• Meeting notes from work get typed into a notebook.
  • When I travel I email my itinerary to a special secret email address that every Evernote user gets. I also clip information related to my destination, hotel reservations, etc.
  • Receipts from any online shopping and serials numbers for software purchased online get a notebook.
  • When I’m at a store, I often take photos of items that I’m thinking of buying, perhaps for a home improvement project, and save them in Evernote for later comparison shopping or planning.
  • I have a notebook full of magazine clippings from various camping and backpacking magazines that I’ve collected over several decades that I’ve scanned into Evernote.

The possible use cases go on and on. The best part is that Evernote is free, but not in the “free, but not useful until you pay” manner. The premium, paid version gives you even more awesome features, but the free version is completely usable. The difference is that for $5 per month, you get 1GB per month of uploads, instead of 60MB; You can put any kind of file in Evernote, whereas for the free version you can only attach images, audio, or PDFs; you can read and edit shared notebooks on the website instead of just read; The maximum note size if 50MB instead of 25MB; and your scanned PDFs are searchable.

I’ve only just scratched the surface of what Evernote can do. They have something called the “Evernote Trunk”, which is a program in which they’ve partnered with many third-parties to integrate Evernote into their hardware, software, or web-based products and services. The Evernote blog is also a great repository of tips, tricks, and use cases to inspire you.

Th whole point of Evernote is let you offload from your brain the stuff you need to remember, but have trouble keeping track of. It’s worth trying it out and seeing if it can fit in your life. I think you’ll find it can.


My first Kickstarter purchase: PadPivot

Pad pivot

Today I received my first Kickstarter project to result in an actual product. If you’re not familiar with Kickstarter, it’s a unique way of providing seed funding for entrepreneurial projects that would otherwise never see the light of day. Let’s say you have a great idea for a new beer-fetching robot. You get together with an engineer friend and you come up with a design, you build a prototype, and you work out the kinks. You’re ready to build your new robot, but it costs tens of thousands of dollars to buy the raw materials and hire a factory. In the past, you would go to your friends and family to chip in, you’d mortgage your house, and if you were lucky you got a bank loan or venture capital investment.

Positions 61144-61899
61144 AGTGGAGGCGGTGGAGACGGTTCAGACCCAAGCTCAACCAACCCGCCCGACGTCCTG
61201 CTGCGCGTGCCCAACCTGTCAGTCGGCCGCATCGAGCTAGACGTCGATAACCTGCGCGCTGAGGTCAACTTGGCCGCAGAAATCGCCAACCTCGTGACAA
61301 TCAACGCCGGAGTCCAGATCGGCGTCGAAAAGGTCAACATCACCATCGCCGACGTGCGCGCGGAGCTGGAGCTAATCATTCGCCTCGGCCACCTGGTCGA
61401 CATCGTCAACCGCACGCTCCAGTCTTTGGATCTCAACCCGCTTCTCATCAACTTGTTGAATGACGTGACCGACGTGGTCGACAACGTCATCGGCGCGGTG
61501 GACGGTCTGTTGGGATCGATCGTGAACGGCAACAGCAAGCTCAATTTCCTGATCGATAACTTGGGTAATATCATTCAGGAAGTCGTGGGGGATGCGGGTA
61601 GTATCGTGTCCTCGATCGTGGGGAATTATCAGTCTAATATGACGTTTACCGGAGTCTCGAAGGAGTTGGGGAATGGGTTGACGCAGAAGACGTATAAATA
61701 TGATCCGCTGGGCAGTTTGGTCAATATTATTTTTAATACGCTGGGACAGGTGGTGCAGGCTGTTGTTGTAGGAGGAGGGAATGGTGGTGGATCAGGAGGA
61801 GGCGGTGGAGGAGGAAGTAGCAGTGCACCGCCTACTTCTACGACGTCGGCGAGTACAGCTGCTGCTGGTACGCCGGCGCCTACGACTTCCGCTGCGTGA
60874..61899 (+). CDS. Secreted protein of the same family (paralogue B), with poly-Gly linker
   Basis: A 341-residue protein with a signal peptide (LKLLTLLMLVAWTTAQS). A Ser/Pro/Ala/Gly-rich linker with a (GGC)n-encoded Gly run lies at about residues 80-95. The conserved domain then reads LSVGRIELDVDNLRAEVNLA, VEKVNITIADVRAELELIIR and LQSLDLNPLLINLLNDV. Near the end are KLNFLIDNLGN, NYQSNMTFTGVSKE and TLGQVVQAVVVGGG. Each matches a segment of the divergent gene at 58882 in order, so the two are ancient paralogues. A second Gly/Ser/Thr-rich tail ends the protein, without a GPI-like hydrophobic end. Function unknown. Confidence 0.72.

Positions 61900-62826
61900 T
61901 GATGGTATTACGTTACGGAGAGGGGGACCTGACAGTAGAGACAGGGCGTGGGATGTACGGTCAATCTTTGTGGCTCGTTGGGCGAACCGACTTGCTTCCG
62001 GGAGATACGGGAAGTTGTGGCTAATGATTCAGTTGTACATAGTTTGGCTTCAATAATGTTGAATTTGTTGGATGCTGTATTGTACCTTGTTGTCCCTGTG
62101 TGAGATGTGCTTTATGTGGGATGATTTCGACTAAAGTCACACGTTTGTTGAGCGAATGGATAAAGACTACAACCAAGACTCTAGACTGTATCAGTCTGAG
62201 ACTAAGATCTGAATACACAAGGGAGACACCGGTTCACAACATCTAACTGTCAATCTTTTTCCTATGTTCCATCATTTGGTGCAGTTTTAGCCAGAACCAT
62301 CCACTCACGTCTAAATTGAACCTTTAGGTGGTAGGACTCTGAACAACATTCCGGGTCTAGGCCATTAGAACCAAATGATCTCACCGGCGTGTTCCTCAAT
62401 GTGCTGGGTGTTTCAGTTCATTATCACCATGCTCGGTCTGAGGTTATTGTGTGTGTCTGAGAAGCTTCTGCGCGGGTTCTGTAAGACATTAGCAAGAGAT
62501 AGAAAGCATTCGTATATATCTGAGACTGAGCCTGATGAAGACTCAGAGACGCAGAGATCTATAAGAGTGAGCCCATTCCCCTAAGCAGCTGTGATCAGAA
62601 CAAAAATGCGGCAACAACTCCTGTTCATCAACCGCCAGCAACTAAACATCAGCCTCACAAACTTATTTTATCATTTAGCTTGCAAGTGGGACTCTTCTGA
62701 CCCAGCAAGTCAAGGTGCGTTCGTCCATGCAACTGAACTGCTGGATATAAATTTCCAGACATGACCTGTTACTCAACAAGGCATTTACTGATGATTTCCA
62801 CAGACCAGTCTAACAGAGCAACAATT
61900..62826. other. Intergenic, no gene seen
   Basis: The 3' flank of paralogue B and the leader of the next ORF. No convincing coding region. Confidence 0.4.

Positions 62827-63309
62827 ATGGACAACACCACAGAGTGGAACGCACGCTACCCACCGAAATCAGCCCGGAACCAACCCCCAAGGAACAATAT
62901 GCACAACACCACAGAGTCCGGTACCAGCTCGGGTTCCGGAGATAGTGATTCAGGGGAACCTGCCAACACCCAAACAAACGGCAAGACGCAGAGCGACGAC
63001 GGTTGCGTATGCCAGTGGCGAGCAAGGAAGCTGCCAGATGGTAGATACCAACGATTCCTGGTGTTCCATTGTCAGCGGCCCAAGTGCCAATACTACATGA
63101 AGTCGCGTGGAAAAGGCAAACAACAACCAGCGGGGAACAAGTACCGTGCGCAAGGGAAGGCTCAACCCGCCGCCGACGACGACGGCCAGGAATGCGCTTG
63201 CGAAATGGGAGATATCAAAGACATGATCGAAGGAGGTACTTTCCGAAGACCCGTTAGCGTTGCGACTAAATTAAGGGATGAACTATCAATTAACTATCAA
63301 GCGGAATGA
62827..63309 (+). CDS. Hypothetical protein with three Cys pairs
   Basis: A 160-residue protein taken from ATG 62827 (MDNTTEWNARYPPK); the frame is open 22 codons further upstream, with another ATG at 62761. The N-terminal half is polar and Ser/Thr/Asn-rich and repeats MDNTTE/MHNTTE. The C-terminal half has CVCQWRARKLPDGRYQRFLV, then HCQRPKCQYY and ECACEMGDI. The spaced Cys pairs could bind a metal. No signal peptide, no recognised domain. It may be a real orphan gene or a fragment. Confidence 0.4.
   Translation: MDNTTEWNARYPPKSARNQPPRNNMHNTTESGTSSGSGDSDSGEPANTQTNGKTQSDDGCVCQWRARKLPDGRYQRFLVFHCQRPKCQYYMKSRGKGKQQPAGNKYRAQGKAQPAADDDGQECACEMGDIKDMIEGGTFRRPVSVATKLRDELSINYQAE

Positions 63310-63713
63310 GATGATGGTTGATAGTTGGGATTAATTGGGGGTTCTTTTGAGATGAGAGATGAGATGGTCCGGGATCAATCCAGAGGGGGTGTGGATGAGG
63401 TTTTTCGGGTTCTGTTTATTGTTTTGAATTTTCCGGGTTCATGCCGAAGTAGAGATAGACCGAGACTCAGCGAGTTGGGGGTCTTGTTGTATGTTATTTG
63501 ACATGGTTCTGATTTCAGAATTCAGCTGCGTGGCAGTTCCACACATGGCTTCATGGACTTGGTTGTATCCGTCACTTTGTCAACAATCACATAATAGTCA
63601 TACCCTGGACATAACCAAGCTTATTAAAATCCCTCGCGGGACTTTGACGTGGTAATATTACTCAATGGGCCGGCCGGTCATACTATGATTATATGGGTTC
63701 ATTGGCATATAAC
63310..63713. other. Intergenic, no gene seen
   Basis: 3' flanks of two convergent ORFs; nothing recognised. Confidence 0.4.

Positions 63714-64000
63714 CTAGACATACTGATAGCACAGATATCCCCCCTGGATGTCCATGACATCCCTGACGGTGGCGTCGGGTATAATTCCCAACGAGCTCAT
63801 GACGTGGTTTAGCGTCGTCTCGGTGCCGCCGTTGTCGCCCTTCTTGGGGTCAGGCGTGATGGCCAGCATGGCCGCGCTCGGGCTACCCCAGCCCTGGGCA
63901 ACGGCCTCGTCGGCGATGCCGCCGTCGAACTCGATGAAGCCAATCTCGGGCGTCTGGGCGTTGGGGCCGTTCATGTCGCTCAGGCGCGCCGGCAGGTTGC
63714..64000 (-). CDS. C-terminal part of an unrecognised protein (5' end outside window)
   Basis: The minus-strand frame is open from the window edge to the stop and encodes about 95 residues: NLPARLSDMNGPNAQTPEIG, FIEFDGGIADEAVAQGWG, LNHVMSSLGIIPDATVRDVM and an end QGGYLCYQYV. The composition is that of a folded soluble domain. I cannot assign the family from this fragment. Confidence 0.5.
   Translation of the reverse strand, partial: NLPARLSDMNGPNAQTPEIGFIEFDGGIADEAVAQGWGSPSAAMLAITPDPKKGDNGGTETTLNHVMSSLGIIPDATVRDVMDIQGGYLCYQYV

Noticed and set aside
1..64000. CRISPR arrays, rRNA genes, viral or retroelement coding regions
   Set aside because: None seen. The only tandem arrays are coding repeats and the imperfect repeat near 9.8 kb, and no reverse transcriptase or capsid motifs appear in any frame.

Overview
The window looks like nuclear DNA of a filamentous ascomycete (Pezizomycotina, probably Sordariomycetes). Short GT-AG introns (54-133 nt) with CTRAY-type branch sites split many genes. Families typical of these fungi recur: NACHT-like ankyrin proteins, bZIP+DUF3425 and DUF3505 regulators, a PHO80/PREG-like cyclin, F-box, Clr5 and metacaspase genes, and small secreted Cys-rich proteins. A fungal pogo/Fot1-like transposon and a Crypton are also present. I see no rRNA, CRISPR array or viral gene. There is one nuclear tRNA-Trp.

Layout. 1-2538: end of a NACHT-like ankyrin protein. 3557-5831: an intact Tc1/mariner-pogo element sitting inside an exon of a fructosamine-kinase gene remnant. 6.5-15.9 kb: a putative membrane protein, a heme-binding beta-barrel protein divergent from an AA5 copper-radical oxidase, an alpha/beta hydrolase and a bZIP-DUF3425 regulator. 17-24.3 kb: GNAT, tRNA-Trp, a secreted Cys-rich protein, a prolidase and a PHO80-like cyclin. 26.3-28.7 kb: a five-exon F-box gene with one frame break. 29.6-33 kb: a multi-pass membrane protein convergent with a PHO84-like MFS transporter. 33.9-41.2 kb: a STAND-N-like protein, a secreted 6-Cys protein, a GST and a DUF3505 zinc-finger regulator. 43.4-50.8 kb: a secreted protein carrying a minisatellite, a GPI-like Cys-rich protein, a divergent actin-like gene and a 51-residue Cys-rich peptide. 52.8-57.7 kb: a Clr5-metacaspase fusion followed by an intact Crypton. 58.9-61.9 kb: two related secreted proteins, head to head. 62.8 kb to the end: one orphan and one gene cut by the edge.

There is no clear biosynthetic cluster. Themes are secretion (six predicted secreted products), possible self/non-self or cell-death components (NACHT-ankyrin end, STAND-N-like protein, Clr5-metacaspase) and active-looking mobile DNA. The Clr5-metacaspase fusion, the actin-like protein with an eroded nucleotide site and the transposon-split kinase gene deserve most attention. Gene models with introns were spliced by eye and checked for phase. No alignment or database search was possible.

But Kickstarter allows you to crowd-source your production costs. With Kickstarter, you put your project online and you tell the story. You set a dollar amount to raise and deadline to raise it by. Then you offer a return on investment. Say, for $50 you get a robot t-shirt; for $100 you get a robot; for $175 you get two robots; for for $500 you get your name engraved on the side of your robots, etc. If the project gets fully funded by the deadline, you go to production. If not, nobody gets charged any money and you move on.

The great part is that the inventor can gauge if he really has a market for the device and if demand is high he can raise a lot of money. Some projects have raised 10 or 100 times more money than the initial request.

I’ve backed several projects on Kickstarter. I’ve backed the recording of a new CD by jazz-folk singer Burke Ingraffia, who I went to Franciscan University with. For $10, I get digital downloads of the tracks on the date of the CD release. I’ve also backed coffee joulies, an ingenious product that immediately cools coffee to the right drinking temperature and then keeps it there for an extended time. I recently backed Red Pop, a gadget that attaches to an iPhone and works as a shutter button. It interacts with an iPhone app to make picture-taking better. And then there’s the one I got in the mail today.

The PadPivot works with my iPad or Kindle or even my iPhone to do several things. When I’m sitting on the couch, it’s has a nice curve so it fits right over my thigh, keeping the iPad secure and positioned so I can use it. The Pivot comes with an elastic cord to secure the Pivot to my leg if I want to be extra-safe. The PadPivot can also hold my iPad on the desktop in either portrait and landscape orientation. Yet it folds up into a small portable size. The PadPivot holds onto the back of the iPad with a non-slip dust cover, but if I want extra security, the dust cover peels off and there’s a sticky yet re-usable surface to grab it. I wouldn’t use in a car on a bumpy road without a hand holding the iPad, but for all normal use it’s great. On the couch, on the plane or a bus or train, in an auditorium, laying in bed—all great uses for the PadPivot.

So I’m excited not just to use the PadPivot, but also because I had a hand in bringing it to market and learned a little bit about what it takes to create such a product. It’s the great American story.

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The PadPivot, folded up and upside down

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iPad on the PadPivot

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iPad on the PadPivot as a desk stand.

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Bare PadPivot strapped to my leg

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iPad on PadPivot strapped to my leg

(At this point, you may be asking where you can buy one. They’re now accepting pre-orders on the PadPivot website.)